Michael Cohen and Peter Strzok Tell All | Book Pulse

One by One by Ruth Ware leads holds this week. The October Indie Next List is out. The Invisible Life of Addie LaRue by V. E. Schwab is the No. 1 pick. Two of the big fall political books arrive today, Disloyal: A Memoir: The True Story of the Former Personal Attorney to President Donald J. Trump by Michael Cohen and Compromised: Counterintelligence and the Threat of Donald J. Trump by Peter Strzok. On top of those buzzy titles, Just Us: An American Conversation by Claudia Rankine and Everything Beautiful in Its Time: Seasons of Love and Loss by Jenna Bush Hager are also getting focused coverage. The 2020 Dragon Awards are announced.

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Big Books of the Week

One by One by Ruth Ware (Gallery/Scout: Macmillan; LJ starred review) leads holds this week.

Other titles in demand include:

Anxious People by Fredrik Backman (Atria Books: S. & S.; LJ starred review)

Shadows in Death by J. D. Robb (St. Martin's Press: Macmillan)

Disloyal: A Memoir: The True Story of the Former Personal Attorney to President Donald J. Trump by Michael Cohen (Skyhorse: S. & S.)

These books and others publishing the week of Sept. 7, 2020, are listed in a downloadable spreadsheet. 

Librarians and Booksellers Suggest

There are four LibraryReads titles coming out this week.

Anxious People by Fredrik Backman (Atria Books: S. & S.; LJ starred review)

"What happens when a group of house hunters is taken hostage by an incompetent bank robber? Not what you expect. Filled with quirky, troubled characters, Backman's latest shows us what most people need is kindness, understanding and one another." —Janine Walsh, East Meadow Public Library, East Meadow, NY

It is also the No. 1 pick of the month for Indie Next:

"This book made me feel all the feels! It was sad, it was funny, it was hopeful, it was everything. The character development is incredible at revealing what’s inside each of the characters, and the way their stories link and interconnect is genius. It’s a story about sadness and hope and human connections. I couldn't put it down and barreled to the end, but now I am sad it’s over. Anxious People is truly the best thing I’ve read in a long time!" —Lisa Driban, Hockessin Book Shelf, Hockessin, DE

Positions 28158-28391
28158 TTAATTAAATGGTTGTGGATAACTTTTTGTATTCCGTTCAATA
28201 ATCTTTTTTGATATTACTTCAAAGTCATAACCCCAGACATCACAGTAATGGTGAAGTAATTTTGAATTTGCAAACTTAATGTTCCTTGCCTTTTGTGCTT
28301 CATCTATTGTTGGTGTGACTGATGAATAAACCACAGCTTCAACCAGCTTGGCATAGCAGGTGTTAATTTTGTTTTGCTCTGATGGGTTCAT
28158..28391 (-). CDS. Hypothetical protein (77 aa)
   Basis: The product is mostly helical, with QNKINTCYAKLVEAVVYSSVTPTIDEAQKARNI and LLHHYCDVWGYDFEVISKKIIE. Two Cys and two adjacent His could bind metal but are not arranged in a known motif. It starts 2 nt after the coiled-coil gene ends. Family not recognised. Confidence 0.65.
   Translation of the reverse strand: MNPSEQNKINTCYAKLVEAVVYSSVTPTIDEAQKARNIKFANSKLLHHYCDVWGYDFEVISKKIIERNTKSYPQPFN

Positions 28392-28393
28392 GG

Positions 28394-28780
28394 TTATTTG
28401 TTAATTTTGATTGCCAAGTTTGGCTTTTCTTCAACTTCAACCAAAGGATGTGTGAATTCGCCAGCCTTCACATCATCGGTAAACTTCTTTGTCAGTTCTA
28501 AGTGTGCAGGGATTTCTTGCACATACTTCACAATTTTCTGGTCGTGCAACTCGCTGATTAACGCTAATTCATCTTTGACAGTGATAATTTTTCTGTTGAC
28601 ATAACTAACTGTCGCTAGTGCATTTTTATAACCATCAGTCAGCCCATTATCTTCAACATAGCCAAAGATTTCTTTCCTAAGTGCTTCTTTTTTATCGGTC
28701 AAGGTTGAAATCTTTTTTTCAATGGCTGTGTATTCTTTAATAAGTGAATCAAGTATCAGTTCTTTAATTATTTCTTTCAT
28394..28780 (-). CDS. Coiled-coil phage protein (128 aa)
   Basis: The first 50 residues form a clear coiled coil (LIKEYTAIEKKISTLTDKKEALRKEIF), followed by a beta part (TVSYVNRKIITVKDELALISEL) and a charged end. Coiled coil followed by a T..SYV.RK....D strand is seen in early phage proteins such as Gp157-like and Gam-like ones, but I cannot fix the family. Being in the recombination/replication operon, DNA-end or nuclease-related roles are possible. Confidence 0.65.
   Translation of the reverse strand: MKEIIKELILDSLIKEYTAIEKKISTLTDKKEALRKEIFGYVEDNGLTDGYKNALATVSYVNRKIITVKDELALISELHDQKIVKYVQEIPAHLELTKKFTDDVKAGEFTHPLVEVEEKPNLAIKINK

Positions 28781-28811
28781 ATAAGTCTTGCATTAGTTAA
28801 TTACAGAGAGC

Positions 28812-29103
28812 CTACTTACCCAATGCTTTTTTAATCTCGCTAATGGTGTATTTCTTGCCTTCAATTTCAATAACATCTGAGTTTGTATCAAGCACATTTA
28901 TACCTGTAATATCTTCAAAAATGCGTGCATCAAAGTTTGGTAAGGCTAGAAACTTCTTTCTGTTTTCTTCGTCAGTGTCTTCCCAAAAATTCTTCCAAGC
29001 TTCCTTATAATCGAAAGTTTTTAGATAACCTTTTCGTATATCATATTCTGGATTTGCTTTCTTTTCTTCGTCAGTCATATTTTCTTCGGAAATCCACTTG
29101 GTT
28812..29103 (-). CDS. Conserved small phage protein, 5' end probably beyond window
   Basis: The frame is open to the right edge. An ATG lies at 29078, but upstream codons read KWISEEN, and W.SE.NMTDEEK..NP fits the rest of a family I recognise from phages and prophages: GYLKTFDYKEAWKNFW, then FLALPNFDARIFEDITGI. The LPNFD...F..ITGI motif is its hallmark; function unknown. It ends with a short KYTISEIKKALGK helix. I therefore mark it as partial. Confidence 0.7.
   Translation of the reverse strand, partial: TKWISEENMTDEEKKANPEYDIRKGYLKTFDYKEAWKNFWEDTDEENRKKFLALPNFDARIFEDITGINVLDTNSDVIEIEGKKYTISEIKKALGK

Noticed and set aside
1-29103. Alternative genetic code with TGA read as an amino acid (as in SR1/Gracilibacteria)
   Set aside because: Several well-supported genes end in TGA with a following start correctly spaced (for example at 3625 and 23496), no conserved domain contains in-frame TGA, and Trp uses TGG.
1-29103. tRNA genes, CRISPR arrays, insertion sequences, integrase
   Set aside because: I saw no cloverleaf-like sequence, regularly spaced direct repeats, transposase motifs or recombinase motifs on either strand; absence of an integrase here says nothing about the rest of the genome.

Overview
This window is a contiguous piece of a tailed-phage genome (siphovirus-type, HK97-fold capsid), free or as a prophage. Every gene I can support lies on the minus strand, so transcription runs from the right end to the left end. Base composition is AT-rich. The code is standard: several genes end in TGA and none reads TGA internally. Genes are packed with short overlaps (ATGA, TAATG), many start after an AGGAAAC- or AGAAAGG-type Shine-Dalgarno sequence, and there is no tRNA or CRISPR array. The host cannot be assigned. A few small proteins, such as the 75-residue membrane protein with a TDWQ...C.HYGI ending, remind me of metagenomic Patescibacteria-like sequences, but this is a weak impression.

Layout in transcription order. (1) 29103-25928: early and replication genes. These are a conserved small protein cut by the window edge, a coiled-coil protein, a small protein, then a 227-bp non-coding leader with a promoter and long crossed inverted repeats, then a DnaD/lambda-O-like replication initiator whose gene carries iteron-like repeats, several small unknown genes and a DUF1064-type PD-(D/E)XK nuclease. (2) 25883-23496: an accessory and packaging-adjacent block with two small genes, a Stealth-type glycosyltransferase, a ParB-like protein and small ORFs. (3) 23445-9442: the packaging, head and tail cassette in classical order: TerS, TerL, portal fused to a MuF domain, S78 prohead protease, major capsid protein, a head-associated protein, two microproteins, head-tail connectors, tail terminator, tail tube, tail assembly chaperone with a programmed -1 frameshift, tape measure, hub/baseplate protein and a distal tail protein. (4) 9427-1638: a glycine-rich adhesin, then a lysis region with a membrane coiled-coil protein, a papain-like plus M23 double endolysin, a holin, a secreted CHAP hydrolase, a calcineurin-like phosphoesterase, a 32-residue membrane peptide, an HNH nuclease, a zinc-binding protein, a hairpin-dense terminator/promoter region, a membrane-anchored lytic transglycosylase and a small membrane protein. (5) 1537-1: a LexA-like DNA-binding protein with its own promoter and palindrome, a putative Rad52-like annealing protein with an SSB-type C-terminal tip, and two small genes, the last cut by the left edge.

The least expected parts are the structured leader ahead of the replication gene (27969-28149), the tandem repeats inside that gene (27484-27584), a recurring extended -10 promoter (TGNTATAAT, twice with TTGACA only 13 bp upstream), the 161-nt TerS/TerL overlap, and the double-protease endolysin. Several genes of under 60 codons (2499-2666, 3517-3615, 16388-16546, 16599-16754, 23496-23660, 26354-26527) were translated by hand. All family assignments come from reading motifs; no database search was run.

One by One by Ruth Ware (Gallery/Scout: Macmillan; LJ starred review)

"This delicious locked-room thriller is set amid a group of wealthy tech startup entrepreneurs snowbound at a ski chalet in the French Alps. It's And Then There Were None updated for our tech era. Highly recommended for suspense fans." —Ann-Marie Anderson, Tigard Public Library, Tigard, OR

It is also an Indie Next selection:

"Erin and Danny are the in-house help that run a French chalet rental, and they enjoy it. But when ten people come for the week from the tech company Snoop, they get a little more than they signed up for. I've said it many times: Ruth Ware just gets better and better. I’ve loved all her books, but each one is better than the last. One by One is no exception." —Jennifer Jones, Bookmiser, Roswell, GA

Monogamy by Sue Miller (Harper)

"Annie and Graham have been married for 30 years. When Graham unexpectedly dies, Annie finds out he had a recent affair. As she reevaluates her relationship and deals with feelings of anger and betrayal, a few secrets in her own past are revealed. This story of grief, sadness, and acceptance is perfect for fans of Hausfrau and Unsheltered.” —Laura Fowler, J.V. Fletcher Library, Westford, MA

It is also an Indie Next selection:

"Bookstore owner Graham is a friend to all and larger than life in every way. His first wife, Frieda, and current wife, Annie, both know and love him for it. But after Graham's unexpected death, secrets emerge that bring everything Annie thought she knew into question. Daughter Sarah and stepson Lucas help her through her grief, but anger is harder to leave behind. Fans of The Most Fun We Ever Had will love this beautifully written, honest look at the deep but fragile bond of love." —Beth Mynhier, Lake Forest Book Store, Lake Forest, IL

The Writer's Library: The Authors You Love on the Books That Changed Their Lives by Nancy Pearl, Jeff Schwager (Harper)

"As someone who loves reading, books, and talking about books this was perfect for me. I found it fascinating to get a glimpse of what books influenced such an eclectic group of writers. It made me look at my own reading history and at books and reading in a different way. For fans of My Life with Bob (Paul)." —Joseph Jones, Cuyahoga County Public Library, Cuyahoga, OH

There are four additional Indie Next picks coming out this week:

World of Wonders: In Praise of Fireflies, Whale Sharks, and Other Astonishments by Aimee Nezhukumatathil, illustrated by Fumi Nakamura (Milkweed Editions)